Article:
I’m supposed to be writing a lecture on Lorraine Hansberry’s A Raisin in the Sun, and I’m struggling. I logged on to my Twitter account, and I see some tweets about Occupy Wall Street. I start poking around and getting confused, as I’ve been for two months. Confused because I feel like I should be completely behind this movement, yet I feel completely disconnected from it. I’m trying to listen to voices coming out of the movement and also to colleagues and friends who I know are supporting the movement, but I’m still struggling to find the connection. I’m not willing to give up trying, but I’m still not quite ready to drink the juice either.
So I check out The New York Times to see if there’s anything that will help me understand. That’s after watching a video online that someone posted of a series of clips of police doing violence to occupiers as they cleared Zuccotti Park. Pushing, shoving, milk in the eyes to deal with the Mace or something. I don’t know. Again, I felt disconnected.
On the Times site, I happen upon this video story that I’ve embedded below. It’s about a guy from Connecticut, 35 years old, out of work for two years, gets a job, and then after six months he quits the job to join the Occupy Wall Street movement. Then the park gets cleared, and he has nowhere to live. Lots of education, working towards a PhD at some point.
As I watched the video, I couldn’t help but wonder why this guy quit his job. After being out of work for two years, why would he quit a job after finally finding one?
I can imagine that maybe his job isn’t fulfilling. He so much as said so in the video. But given the moment that we’re living in, is it wise to quit a job? I’m sitting here feeling confused. Scratching my head. Wanting to feel sympathy for this guy, but finding it very hard to understand the choices he’s made.
I think that some people might try to tell me that the Times (a loathed “mainstream media outlet”) somehow manipulated his story. Made it into what they wanted it to be. Fair enough argument. I would just respond by saying that this guy chose to allow the cameras to follow him around for the past month. If he’s 35 and has advanced education, he should have some understanding of media representation and its ramifications.
It’s moments like these, when I question a choice like the one that this guy has made, that I know that I’m my father’s son.
My dad and I don’t always agree politically or socially. I know he’s scratched his head about some of the choices that I’ve made in my life, but my father has worked for about 40 years for 50-60 hours a week selling auto parts. He has worked in the same store for all of those years. I worked with him as a part time parts boy and delivery boy off and on from the summer before 8th grade until I was 22 years old. I watched how hard he worked, and I experienced firsthand his expectations for his co-workers and employees. I don’t know many other people who have the work ethic that my dad has. Except maybe my Uncle Bill, who my dad worked for many years.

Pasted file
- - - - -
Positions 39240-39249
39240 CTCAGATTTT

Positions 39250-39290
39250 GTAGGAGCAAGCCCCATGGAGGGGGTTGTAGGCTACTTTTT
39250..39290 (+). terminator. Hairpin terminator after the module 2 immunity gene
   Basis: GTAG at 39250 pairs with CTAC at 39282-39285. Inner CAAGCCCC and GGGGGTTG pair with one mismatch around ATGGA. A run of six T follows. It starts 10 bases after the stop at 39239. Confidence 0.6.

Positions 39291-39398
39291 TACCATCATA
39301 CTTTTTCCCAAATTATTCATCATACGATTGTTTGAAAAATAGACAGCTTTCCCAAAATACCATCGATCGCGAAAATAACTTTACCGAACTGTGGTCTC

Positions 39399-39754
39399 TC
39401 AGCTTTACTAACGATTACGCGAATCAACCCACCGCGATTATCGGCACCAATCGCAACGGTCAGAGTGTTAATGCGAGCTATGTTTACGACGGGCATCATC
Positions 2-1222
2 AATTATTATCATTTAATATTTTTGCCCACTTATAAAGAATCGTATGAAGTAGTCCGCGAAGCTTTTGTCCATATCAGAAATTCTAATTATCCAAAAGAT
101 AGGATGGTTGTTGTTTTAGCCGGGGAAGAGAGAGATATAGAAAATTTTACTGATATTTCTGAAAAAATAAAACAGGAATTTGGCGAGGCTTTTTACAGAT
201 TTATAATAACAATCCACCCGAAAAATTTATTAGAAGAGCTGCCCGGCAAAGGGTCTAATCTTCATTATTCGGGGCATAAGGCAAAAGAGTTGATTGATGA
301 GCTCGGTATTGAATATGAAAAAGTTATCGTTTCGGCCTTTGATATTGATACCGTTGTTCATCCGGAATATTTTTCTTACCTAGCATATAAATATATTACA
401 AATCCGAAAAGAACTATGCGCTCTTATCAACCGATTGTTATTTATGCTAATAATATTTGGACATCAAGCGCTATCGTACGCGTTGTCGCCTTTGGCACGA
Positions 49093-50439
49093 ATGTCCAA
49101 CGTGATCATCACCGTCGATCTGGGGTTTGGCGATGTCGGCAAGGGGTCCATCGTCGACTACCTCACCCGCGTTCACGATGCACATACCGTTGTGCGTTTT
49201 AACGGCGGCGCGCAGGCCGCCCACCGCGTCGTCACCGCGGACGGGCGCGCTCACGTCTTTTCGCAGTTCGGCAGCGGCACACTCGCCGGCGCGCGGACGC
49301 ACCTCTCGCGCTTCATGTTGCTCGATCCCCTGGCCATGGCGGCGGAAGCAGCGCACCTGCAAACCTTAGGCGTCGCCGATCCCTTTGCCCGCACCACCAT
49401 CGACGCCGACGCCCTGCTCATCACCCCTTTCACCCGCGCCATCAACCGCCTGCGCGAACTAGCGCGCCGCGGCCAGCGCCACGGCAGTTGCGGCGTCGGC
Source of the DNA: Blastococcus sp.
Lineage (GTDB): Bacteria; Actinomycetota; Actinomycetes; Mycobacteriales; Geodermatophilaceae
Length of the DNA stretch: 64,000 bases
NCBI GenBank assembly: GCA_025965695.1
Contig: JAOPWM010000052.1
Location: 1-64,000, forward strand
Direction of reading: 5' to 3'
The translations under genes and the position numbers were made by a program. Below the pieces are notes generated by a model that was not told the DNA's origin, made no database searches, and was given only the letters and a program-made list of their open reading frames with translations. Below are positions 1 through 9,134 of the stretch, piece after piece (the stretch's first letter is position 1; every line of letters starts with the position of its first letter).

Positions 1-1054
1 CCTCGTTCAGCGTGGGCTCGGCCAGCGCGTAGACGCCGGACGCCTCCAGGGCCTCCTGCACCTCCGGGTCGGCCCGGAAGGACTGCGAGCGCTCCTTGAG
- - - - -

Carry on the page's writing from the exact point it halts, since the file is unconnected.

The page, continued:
My dad used to tell me that I better learn some common sense. I had a lot of academic gifts, but the common sense took awhile to kick in. The first time he said it to me, I got really mad. But it’s some of the best advice he ever gave me.
My dad never had time to quit his job and occupy a park. He had the huge responsibility, along with my mom, of raising five kids. My dad never sat down at work, unless it was to work with an adding machine or a computer terminal at a desk. If I leaned against a shelf or sat on a ledge, he told me to stand up. Replenish the Valvoline Oil. Stock the air filters on the shelves. Dust the products that haven’t moved in awhile. Sweep the floors. Don’t stand around.
My dad did not model quitting for me. Nor did he model standing around. And he also didn’t model idle chatter.
Maybe that’s why I’m having trouble connecting to Occupy Wall Street. I know stuff is happening there. People are marching, people are teaching, people are voicing their concerns, people are occupying things. People are quitting their jobs. People are getting arrested. People are planning next steps now that they can’t sleep in the park.
But what’s really happening? What’s actually changing? What’s getting done?
This son of a hard working Baby Boomer would like to know.